It is again an honor to be working with this Gesha lot from our friend and renowned exporter-turned-producer Alejandro Renjifo. This coffee is an affirming reminder of why we love what we do. In the cup we find intoxicating florals of jasmine and honeysuckle, fresh peach, and bergamot citrus oil.
Santa Monica, San Agustín
Mitaca; November, 2020
Hand picked at peak ripeness. Floated to further remove defects and depulped on the day of harvest. Dry fermented for 35 hours. Dried on raised beds for 30 days.
It is a true honor to have the opportunity to work with this selection from the exporter, producer, and all-around legend Alejandro Renjifo of Fairfield Trading. Alejandro has been one of the most influential contributors to the development of Colombian specialty coffee, and works intimately with some of the best and most well-known producers in Colombia. A few years ago, Alejandro started his own farming project atop San Agustín, in southern Huila. This is the second year his farm has produced an exportable amount of coffee, and the potential of this project is extraordinary.
Gesha was originally collected from coffee forests of Ethiopia in the 1930's. From there, it was sent to the Lyamungo Research Station in Tanzania, and then brought to Centro Agronómico Tropical de Investigación y Enseñanza (CATIE) in Central America in the 1953, where it was logged as accession T2722. It was distributed throughout Panama via CATIE in the 1960’s after its tolerance to coffee leaf rust was recognized. However, it was not widely planted because the plant's branches were brittle and not favored by farmers. Gesha came to prominence in 2005, when the Peterson family of Boquete, Panama, entered it into the Best of Panama competition and auction. It received exceptionally high marks and broke the then-record for green coffee auction prices, selling for over $20 per pound. Since then, the variety has become a resounding favorite of brewing and roasting competition winners and coffee enthusiasts alike.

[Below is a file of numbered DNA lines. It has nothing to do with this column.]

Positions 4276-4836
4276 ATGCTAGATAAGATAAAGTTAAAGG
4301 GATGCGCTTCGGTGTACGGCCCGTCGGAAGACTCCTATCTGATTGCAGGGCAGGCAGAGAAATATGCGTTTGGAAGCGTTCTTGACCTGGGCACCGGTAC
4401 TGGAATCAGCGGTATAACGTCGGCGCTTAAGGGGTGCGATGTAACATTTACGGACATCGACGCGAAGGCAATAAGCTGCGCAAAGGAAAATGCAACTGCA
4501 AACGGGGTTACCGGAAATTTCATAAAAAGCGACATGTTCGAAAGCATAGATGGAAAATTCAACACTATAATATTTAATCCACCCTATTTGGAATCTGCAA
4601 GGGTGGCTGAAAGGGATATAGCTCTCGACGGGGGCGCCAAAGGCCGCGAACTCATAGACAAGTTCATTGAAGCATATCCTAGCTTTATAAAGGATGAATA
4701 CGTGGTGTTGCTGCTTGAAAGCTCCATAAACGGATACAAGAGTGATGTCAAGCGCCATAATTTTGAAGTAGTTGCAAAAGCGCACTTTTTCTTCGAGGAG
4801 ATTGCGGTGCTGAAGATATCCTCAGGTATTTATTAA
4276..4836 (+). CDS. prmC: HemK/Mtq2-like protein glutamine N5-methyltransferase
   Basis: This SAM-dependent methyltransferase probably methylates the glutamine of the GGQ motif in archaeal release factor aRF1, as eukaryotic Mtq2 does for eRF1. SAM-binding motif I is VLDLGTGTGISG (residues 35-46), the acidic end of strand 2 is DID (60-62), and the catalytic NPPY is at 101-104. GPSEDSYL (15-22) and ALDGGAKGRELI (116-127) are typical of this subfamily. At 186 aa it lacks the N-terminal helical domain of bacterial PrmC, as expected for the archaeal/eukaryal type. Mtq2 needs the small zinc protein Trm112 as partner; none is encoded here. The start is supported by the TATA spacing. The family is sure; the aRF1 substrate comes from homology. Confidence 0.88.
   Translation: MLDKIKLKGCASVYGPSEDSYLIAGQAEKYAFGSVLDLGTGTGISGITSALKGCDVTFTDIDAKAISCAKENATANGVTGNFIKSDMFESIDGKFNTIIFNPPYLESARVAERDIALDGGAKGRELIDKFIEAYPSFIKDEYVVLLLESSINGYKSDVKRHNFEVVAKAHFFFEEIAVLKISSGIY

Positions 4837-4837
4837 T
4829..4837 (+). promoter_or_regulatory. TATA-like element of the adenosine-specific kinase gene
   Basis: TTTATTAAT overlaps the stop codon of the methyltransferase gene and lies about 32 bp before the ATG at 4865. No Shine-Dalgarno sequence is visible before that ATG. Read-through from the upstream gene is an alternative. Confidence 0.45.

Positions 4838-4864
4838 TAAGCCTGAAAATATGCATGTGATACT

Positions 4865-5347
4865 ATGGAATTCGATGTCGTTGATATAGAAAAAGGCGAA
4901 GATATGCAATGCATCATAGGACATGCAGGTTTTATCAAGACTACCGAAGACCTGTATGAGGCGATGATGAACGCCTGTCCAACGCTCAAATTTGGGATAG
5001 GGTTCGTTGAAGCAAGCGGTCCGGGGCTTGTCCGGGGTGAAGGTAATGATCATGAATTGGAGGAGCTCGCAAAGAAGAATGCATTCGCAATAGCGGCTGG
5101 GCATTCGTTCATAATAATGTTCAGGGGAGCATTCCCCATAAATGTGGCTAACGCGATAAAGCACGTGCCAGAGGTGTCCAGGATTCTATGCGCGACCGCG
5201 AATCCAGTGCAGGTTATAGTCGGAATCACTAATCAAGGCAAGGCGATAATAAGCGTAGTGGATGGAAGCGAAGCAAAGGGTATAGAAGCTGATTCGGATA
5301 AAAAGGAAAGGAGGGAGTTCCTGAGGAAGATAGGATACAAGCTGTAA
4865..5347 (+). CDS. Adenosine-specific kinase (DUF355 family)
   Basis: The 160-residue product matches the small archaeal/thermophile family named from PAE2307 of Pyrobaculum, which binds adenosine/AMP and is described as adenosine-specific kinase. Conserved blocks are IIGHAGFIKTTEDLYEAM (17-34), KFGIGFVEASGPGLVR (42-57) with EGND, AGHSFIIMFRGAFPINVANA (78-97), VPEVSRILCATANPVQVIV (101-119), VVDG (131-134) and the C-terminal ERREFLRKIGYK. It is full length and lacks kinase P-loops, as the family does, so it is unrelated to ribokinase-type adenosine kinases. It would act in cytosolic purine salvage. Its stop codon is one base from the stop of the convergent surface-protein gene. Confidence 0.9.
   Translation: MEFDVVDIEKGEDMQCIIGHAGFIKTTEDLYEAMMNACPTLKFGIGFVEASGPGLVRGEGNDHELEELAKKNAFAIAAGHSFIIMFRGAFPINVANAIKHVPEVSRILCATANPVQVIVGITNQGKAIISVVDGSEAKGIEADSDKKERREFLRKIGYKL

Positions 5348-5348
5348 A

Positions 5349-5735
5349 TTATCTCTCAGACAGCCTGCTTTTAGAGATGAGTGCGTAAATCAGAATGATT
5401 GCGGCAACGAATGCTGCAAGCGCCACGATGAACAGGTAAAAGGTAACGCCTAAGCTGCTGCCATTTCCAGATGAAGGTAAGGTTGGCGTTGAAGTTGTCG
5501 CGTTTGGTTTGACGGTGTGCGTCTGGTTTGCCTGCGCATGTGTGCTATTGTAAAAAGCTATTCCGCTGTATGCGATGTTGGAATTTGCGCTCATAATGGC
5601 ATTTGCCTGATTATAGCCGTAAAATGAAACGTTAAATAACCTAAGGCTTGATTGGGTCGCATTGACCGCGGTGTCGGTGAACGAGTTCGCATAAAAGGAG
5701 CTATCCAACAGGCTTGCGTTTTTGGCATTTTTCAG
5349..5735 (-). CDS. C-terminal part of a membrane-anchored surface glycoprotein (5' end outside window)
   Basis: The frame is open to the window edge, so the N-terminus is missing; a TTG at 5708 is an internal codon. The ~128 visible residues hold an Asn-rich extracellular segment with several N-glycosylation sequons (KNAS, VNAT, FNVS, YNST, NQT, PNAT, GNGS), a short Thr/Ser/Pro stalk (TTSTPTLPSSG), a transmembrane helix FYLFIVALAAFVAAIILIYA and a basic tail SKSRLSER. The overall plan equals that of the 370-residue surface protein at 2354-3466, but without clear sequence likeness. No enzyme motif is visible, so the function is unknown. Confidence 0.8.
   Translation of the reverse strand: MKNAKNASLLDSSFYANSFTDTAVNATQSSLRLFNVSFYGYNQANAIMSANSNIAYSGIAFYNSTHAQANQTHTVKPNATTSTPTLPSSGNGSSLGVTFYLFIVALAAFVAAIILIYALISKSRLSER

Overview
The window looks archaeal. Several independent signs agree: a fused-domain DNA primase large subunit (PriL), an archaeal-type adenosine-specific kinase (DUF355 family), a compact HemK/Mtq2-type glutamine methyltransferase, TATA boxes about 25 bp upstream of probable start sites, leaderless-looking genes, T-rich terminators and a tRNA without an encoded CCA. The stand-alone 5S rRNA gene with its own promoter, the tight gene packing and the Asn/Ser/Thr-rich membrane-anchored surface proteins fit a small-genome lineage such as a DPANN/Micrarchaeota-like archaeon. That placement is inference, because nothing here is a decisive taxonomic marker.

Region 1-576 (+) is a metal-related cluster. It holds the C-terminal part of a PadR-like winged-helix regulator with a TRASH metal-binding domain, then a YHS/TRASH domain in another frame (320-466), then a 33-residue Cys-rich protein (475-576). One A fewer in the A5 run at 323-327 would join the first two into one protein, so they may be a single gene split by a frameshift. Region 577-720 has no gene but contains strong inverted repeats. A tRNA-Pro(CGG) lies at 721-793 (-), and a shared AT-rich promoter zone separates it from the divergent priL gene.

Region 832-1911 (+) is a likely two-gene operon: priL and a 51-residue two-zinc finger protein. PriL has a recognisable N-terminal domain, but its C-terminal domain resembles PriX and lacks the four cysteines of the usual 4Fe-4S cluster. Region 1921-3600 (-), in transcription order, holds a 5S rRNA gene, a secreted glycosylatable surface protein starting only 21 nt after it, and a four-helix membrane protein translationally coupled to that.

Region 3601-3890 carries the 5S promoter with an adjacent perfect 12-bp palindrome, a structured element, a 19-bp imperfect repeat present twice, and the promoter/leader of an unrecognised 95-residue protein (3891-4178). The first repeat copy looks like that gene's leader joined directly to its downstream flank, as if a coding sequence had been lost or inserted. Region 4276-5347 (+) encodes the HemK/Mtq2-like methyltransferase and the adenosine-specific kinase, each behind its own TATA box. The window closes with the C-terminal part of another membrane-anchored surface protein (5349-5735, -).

In Colombia there are two coffee harvest cycles each year: the main harvest, and a second—generally, but not always, smaller—second harvest called the Mitaca. Given the vast seasonal differences in microclimate, these harvests vary widely even within the same region. Because seasonality is an important part of our approach to coffee, we will begin differentiating these harvests for greater traceability and transparency.
The cost of getting a coffee from cherry to beverage varies enormously depending on its place of origin and the location of its consumption. The inclusion of price transparency is a starting point to inform broader conversation around the true costs of production and the sustainability of specialty coffee as a whole.